‘America Play’ not for everyone

Butcher Block’s premiere production of "The America Play" allows locals a rare listen to one of our nation’s strongest voices. It’s not an easy work. Suzan-Lori Parks ("Topdog/Underdog") demands a lot from an audience. But she delivers as much as she expects.

The script has a broad, "Assassins" feel. We’re in "The Great Hole of History," which is to say, the hole of black American history. We begin with a black actor in white face (Asante Williams) dressed up as Abe Lincoln. He’s got a unique carnival act: for a penny, folks get to select a toy pistol and "shoot" him. (It’s cathartic for the anxiety-challenged.) He laughs mechanically like a wind-up doll and, when someone pulls a trigger, immediately goes limp.

This "Lincoln" is an excuse to take us into a fascinating tale about a black family — the widow of the Lincoln impersonator (Natalia Bermudez) and son Brazil (Marcus Hinton) — digging in "the hole of nowhere" for evidence of their racial heritage. All they seem to come up with are trinkets and artifacts of white men.

There’s much more to the story, and so much of the pleasure is Parks’ ability to add layers of intriguing — but not always easy to understand — information. I suspect that even if you’re not certain what’s going on — the play is not for everyone — you’ll likely at least fill up on the beauty of her prose.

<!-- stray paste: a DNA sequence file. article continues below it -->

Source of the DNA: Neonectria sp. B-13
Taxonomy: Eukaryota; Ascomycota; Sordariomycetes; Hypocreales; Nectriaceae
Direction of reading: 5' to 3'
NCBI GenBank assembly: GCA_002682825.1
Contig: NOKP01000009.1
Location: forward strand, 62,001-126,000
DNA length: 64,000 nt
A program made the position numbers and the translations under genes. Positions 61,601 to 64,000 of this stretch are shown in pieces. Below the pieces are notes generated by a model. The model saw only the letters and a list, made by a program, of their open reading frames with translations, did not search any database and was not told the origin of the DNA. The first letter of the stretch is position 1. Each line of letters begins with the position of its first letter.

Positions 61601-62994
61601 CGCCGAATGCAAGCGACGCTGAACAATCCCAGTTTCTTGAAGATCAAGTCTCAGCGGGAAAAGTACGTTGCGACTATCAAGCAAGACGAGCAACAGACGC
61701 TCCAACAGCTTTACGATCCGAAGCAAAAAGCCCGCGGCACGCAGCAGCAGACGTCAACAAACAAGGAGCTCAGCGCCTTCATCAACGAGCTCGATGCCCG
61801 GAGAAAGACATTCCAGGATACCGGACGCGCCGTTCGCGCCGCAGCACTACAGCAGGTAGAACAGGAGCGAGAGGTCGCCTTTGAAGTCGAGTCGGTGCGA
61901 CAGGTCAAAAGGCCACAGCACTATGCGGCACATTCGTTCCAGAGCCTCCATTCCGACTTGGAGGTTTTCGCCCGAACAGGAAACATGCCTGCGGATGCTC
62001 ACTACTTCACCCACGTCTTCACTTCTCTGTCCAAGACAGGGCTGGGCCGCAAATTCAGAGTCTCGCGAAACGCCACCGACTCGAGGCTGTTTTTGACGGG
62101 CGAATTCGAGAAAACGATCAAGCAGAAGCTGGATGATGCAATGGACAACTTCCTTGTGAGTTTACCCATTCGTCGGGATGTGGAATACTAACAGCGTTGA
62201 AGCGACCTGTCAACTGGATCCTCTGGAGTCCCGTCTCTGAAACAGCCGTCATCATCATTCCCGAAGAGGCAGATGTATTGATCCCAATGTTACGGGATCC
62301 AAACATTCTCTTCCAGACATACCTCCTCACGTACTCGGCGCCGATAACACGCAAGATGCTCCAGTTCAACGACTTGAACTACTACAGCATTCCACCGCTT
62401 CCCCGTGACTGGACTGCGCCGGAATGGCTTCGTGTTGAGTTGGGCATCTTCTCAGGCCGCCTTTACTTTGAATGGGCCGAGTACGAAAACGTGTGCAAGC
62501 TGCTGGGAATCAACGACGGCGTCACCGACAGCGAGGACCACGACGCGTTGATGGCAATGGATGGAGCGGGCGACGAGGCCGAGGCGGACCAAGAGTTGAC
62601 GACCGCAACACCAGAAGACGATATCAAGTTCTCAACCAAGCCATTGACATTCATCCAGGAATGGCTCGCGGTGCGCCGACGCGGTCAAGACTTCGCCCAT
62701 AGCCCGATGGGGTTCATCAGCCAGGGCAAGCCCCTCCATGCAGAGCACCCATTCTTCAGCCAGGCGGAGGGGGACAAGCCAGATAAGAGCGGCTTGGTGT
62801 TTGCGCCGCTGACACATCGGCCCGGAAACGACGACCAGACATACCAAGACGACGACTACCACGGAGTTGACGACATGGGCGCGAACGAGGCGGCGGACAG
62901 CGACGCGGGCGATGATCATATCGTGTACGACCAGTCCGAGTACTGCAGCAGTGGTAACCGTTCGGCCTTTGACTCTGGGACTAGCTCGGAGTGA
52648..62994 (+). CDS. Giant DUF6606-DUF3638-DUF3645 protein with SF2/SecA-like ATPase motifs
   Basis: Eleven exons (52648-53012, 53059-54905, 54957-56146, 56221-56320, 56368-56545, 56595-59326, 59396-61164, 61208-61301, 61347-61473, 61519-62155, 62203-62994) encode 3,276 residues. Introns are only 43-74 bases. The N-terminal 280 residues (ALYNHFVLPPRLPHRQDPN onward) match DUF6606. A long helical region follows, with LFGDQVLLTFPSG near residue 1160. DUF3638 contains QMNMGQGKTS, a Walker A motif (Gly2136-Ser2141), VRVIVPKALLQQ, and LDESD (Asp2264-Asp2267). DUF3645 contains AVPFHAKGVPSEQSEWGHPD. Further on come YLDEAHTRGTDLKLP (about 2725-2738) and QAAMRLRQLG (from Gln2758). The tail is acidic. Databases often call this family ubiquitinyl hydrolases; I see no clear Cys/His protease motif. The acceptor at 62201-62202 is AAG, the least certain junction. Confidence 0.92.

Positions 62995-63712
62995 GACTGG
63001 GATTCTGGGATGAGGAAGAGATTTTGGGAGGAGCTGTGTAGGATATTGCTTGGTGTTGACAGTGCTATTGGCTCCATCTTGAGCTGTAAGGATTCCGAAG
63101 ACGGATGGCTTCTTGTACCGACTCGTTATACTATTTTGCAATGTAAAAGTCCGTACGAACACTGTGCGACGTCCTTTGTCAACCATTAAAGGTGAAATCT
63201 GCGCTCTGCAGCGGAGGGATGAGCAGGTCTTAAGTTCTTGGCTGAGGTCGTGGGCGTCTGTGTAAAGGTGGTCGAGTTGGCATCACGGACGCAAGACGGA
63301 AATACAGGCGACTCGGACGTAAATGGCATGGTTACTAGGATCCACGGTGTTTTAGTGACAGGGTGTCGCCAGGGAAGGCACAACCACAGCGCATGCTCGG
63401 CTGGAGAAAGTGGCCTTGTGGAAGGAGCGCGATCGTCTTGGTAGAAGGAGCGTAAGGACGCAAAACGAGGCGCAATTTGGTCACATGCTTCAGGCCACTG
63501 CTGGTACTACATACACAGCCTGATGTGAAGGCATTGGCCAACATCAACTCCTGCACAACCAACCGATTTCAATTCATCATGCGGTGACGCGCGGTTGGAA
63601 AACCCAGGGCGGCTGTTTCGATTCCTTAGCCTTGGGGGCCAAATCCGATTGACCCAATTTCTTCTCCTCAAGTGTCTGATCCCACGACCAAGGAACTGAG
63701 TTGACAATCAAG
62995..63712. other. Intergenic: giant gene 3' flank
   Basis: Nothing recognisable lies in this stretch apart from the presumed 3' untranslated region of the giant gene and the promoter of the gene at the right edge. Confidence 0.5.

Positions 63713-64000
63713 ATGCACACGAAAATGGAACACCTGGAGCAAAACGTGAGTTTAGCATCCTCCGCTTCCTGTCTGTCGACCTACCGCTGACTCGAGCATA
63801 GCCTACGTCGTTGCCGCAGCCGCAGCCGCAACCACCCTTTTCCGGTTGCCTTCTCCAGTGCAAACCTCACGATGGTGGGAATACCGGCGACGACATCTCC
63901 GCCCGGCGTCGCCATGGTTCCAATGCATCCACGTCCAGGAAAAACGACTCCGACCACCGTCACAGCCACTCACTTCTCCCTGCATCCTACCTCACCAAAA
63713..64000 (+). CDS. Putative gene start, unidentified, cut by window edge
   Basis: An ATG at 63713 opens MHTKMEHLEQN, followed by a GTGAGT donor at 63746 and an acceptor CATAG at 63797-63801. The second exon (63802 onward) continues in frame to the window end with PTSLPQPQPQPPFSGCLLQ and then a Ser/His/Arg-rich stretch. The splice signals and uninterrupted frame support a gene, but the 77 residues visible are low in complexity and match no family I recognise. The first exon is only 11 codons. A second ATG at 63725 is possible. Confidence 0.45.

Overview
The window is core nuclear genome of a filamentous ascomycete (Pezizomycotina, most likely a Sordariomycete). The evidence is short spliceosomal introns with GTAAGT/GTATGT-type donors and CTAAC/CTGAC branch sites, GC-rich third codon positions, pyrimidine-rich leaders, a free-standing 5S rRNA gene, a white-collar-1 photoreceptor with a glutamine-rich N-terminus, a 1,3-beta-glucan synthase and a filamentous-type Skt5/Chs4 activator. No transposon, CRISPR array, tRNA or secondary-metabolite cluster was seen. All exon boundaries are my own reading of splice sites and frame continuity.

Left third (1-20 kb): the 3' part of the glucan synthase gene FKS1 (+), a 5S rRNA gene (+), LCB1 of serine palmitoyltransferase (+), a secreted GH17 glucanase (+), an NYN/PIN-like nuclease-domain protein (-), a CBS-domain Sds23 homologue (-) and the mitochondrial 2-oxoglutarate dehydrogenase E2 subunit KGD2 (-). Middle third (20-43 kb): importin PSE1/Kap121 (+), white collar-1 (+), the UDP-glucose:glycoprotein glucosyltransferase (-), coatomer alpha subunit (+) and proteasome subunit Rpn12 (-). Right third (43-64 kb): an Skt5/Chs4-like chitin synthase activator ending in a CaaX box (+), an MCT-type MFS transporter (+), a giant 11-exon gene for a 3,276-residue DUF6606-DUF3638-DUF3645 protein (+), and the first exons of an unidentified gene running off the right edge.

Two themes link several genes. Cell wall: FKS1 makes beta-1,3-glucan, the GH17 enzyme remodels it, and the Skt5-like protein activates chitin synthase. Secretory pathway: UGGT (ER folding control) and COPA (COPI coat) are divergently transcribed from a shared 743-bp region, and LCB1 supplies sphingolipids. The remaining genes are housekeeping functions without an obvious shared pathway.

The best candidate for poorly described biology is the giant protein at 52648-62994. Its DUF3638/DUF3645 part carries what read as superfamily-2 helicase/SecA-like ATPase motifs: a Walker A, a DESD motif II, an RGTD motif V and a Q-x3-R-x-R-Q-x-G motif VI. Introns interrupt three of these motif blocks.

Director Shawn Hackler captures the vaudeville spirit of the text. He seems to instinctively know how to honor its boundaries. (I’d hate to see this show in the wrong hands.) He also demonstrates unusual, English-teacher respect for Parks’ language.

Hackler’s unifying command of his cast is sometimes extraordinary. Will Klundt (as, among others, John Wilkes Booth), Williams, and Hinton seem to have materialized from the same cartoon draw boards. Their reality base never wavers. You never doubt the existence of this strange world.

Hackler’s one-set design suggests "The Great Hole" as well as a political platform from which "Lincoln" is habitually "assassinated." It’s fun to look at, intriguing, and just the right tone for Parks’ sociological riffs.

The only drawback — and it’s a big one — is that the show runs less than 45 minutes. At the performance I attended, most of the audience members remained in their seats in the end, unaware that the production was over. The evening desperately needs a companion piece.

Anthony Del Valle can be reached at DelValle@aol.com. You can write him c/o Las Vegas Review-Journal, P.O. Box 70, Las Vegas, NV 89125.

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